Tuesday, March 15th, 2011
St. Marys reaches out to sister city
By Amy Kronenberger
ST. MARYS - St. Marys residents have been reaching out to those in their sister city, Awaji City, Japan, ready to offer aid following Friday's devastating earthquake and tsunami.
Awaji City is a small island located on the southeastern side of Japan. It's approximately 500 miles from the earthquake's epicenter and so far has reported no damage.
Rita Daugherty, president of the sister cities program, said local residents were finally able to establish contact with their friends in Awaji on Monday. She said they are thankful for everyone's concerns and prayers.
"It is so sad when you watch the devastation on the news, but I'm so thankful everyone in Awaji is alright," Daugherty said.
Awaji City has been a sister city of St. Marys since 1985. The cities have shared a close relationship, including visiting delegations and youth, teacher and healthcare professionals exchange programs.
After the 6.9 magnitude earthquake hit Kobe, Japan, in 1995, two St. Marys carpenters traveled to Awaji to assist in rebuilding. Awaji is located only a few dozen miles from Kobe. During their visit, they constructed two American-style homes with Ohio materials. One of the homes is used as a medical clinic. Midmark Corp., Versailles, donated a medical examining table and a sterilizer for use in the clinic.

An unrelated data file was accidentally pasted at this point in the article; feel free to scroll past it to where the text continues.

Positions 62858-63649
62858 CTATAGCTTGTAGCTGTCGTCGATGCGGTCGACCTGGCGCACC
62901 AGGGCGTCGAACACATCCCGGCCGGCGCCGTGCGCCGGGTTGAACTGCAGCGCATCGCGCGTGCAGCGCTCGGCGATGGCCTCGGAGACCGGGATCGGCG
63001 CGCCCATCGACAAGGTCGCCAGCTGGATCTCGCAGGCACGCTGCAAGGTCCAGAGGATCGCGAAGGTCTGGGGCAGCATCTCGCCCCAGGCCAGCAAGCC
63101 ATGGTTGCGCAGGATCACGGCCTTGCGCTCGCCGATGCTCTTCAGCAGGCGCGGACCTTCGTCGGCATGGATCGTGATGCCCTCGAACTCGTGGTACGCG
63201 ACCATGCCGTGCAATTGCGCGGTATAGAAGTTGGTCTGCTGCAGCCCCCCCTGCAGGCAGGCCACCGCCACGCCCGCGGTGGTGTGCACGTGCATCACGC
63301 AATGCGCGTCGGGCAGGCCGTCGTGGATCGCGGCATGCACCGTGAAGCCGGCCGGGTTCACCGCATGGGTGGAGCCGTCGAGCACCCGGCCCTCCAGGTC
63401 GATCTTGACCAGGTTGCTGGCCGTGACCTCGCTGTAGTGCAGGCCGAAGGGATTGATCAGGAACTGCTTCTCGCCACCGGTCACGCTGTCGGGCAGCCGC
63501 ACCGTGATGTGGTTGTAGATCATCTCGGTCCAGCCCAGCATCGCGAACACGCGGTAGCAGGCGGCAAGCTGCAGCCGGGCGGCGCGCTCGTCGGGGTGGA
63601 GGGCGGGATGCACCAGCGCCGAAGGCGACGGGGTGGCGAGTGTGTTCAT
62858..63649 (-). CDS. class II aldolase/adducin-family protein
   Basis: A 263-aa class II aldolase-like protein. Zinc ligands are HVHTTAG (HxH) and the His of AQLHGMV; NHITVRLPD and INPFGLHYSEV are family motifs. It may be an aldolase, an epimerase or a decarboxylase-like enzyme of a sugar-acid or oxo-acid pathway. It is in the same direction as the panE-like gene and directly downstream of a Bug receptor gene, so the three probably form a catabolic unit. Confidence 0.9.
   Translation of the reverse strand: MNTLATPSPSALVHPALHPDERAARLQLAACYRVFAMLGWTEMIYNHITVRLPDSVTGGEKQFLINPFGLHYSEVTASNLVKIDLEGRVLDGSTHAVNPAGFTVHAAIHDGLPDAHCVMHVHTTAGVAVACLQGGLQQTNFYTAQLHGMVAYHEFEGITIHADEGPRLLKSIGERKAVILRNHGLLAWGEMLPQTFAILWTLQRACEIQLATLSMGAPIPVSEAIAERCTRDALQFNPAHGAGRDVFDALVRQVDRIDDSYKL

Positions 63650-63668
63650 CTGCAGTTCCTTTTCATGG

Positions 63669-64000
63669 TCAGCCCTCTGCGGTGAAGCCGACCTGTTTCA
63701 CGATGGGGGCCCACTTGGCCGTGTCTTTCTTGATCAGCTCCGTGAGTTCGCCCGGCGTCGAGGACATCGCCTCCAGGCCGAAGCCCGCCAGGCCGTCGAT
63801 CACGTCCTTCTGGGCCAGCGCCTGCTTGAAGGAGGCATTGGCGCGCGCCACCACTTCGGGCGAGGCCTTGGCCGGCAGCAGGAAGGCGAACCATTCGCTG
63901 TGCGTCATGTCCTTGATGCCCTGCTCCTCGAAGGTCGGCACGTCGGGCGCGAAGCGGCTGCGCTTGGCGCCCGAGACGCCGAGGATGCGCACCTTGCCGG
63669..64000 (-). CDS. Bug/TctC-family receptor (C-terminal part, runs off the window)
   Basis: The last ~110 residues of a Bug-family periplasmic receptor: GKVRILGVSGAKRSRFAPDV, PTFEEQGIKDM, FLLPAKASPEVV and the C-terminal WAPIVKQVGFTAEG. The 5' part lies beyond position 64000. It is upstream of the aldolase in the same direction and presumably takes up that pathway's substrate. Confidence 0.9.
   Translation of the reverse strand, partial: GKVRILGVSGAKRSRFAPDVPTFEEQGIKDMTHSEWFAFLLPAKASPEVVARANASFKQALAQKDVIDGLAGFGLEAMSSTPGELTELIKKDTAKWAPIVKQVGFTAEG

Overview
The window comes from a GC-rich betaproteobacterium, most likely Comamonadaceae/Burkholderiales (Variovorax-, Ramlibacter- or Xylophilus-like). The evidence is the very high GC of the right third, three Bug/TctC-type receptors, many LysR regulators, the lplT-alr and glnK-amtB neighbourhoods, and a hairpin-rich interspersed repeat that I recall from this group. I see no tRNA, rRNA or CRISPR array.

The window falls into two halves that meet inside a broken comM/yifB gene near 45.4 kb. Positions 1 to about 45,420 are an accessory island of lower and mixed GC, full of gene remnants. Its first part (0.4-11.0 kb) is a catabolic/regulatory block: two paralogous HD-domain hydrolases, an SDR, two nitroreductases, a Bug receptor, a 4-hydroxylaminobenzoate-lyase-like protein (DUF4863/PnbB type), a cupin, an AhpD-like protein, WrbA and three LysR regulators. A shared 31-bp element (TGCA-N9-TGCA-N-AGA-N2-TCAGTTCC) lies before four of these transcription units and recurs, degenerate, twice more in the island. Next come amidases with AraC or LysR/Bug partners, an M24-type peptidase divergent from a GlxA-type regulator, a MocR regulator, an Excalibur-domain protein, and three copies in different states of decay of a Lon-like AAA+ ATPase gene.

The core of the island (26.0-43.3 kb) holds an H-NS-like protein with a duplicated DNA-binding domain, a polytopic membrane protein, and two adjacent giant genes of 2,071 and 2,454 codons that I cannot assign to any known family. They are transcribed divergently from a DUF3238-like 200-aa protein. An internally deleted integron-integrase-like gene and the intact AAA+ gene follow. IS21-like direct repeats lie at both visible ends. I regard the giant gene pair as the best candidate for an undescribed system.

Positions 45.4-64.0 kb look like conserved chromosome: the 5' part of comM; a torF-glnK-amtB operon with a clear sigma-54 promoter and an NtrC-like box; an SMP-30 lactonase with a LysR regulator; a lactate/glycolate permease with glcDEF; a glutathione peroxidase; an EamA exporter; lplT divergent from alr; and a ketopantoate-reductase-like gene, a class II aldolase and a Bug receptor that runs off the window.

In 1987, company officials from Hitachi Metals and Tachi-S came to St. Marys in the first official adult visit. It was then that they chose St. Marys as the site for new industries. Construction began soon after for AAP St. Marys and Setex, Inc.
Koji Tagawa, of AAP St. Marys, said he received an e-mail from his parents in Japan after the earthquake and they were fine. He said the other employees with family in Japan learned their families also are OK.
The sister cities program will be celebrating its 25th anniversary this spring with a visit from an Awaji delegation. Daugherty said as far as she knows the trip will go on as planned.